NZ Online Engagement Guidance

Over the past few months I’ve been working with the Digital Engagement team at the New Zealand Department of Internal Affairs (DIA) in New Zealand on the NZ Online Engagement Guidance.


Our vision in creating the guidance was to collate all of our various experiences in online community engagement into a single, easy to follow guide that public sector organisations large and small could use either as a first step in community engagement or as a useful guide to best practice.

One of the challenges for all communications and engagement activities across Government in the Digital Age is the enormous range of issues, subjects, tools and audiences engaging with Government and there are few if any “one size fits all” solutions. Through the Guidance I have tried to capture my experiences using technologies to help Government’s engaging community to listen to, understand and consider social issues in decision-making processes and the design of Government programs and services.

The Guidance takes a practical approach to online engagement with a simple explanation of key concepts and checklists for communication, engagement, website, policy and planning teams to plan and deliver effective online engagement. It looks all at phases of engagement, from planning, to consulting, closing the loop, through to ongoing engagement for project delivery, relationship and impact management.

It also includes a simple and easy to use template to develop an engagement strategy and a tailored case study template to enable the sharing of experience and best practice.

It also includes a simple and easy to use template to develop an engagement strategy and a tailored case study template to enable the sharing of experience and best practice.


Notes from the Community of Practice:
What is and isn’t online engagement?

The Guidance was developed with input from engagement professionals from across New Zealand through the Online Engagement Community of Practice (CoP). Janette Wallace Gedge provided the questionnaire design and discussion forum sections and Nicola Martin developed the principles for engagement featured in the document in collaboration with others in the New Zealand Online Engagement Community of Practice. Nadia Webster and Laura Sommer of DIA led the development and digital publishing of the Guidance.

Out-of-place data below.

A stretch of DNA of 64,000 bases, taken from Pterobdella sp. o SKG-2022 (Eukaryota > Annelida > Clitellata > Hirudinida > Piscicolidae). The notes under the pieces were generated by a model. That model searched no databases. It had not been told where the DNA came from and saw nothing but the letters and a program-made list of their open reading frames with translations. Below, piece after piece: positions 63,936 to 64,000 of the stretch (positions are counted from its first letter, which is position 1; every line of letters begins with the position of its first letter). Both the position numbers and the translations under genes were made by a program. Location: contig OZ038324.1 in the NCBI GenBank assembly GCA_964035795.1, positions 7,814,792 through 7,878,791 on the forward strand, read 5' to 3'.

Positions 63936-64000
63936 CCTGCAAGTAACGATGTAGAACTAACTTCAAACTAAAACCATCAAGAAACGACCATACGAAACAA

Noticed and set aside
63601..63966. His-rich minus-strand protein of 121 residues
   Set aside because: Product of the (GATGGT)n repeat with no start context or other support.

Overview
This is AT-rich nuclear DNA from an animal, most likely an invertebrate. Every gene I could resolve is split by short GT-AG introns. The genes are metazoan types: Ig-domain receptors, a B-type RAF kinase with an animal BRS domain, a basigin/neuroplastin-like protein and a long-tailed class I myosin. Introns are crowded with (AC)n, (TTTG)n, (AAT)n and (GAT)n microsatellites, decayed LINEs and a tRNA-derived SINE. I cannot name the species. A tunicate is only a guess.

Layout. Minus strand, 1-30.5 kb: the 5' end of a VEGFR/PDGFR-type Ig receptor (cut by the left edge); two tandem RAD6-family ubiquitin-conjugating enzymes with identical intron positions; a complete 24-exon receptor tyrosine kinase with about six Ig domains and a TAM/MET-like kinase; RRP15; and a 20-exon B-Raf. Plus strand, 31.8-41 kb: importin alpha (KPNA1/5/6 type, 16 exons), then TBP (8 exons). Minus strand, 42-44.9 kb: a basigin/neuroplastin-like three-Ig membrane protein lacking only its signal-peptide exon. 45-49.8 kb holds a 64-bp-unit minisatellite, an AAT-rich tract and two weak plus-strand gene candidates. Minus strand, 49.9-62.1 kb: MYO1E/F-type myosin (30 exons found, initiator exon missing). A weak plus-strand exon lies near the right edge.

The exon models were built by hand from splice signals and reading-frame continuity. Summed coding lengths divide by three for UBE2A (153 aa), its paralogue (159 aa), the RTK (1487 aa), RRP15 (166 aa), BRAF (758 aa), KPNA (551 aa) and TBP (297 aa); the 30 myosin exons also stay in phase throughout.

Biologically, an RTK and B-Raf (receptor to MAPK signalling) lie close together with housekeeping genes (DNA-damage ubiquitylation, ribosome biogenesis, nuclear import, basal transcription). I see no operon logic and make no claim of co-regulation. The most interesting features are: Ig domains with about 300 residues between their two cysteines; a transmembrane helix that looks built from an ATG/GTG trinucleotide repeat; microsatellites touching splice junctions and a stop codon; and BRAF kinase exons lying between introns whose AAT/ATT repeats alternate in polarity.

I would especially like to thank Jessica Musson from Auckland Council, Michael Baranovic from Melbourne City and Ian Morris from the UK who peer reviewed my work as it progressed, and The Digital Storytellers who provided their story canvas for the content development section.

Matt Leighninger formerly of the Deliberative Democracy Consortium in the Canada, now Public Agenda and Pia Waugh from the Australian Digital Transformation Office have also read the documents and shared the following testimonials:

“The NZ Online Engagement Guidance is a comprehensive, concise, easy-to-use handbook for public officials and employees who want to engage citizens online. The Guidance will help people set goals, relate their engagement efforts to key yardsticks like the IAP2 Spectrum, and think through important challenges like participant recruitment. It also includes links to other resources that can help engagement leaders stay abreast of the rapid developments in this field.”

Matt Leighninger, Executive Director, Deliberative Democracy Consortium

“It is wonderful to see more governments around the world taking active steps towards greater public engagement in governance and democracy. Participation in elections is only one aspect to a healthy democracy, and greater public engagement in governance and policy design will help ensure we can all be more resilient and responsive to a rapidly changing world. Governments cannot solve problems in isolation, and genuine, effective online engagement is an important strategy for a modern government to tap into the wealth of expertise and experience of the broader community. This Guidance provides practical information and support for the New Zealand public service to better engage citizens in the decisions that shape their lives and am very pleased to support it. Congratulations!”

Pia Waugh, Director Analytics & Discovery Layer, Australian Government’s Digital Transformation Office

The documents were digitally published according to the NZ Government accessibility and usability standards under creative commons license. So please, feel free to use and share it. You can find the Online Engagement Guidance and other great pieces of work on the New Zealand Government Web toolkit.

I hope this Guidance will complement the materials already available worldwide and provide a set of practical tools to support professionals across all levels of Government in New Zealand and beyond.

Amelia Loye
Director, engage2

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